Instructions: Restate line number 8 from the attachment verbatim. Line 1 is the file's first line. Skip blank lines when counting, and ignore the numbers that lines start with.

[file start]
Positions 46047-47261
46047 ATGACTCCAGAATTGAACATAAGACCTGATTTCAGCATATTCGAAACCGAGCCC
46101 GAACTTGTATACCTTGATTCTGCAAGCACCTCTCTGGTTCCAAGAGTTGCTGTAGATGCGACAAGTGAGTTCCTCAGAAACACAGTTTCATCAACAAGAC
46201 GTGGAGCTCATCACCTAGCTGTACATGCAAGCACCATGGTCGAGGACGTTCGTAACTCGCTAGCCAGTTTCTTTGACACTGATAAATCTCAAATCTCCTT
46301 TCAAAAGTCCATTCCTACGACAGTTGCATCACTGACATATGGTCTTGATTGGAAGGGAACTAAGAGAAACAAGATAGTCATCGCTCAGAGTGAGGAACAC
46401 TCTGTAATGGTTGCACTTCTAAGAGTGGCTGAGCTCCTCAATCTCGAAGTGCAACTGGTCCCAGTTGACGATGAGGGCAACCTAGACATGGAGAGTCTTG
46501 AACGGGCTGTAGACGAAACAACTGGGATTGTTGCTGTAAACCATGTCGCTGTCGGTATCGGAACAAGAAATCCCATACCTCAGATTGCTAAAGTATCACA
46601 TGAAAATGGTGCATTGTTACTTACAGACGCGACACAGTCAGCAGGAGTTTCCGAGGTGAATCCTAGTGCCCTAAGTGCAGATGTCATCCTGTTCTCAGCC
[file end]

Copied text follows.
46601 TGAAAATGGTGCATTGTTACTTACAGACGCGACACAGTCAGCAGGAGTTTCCGAGGTGAATCCTAGTGCCCTAAGTGCAGATGTCATCCTGTTCTCAGCC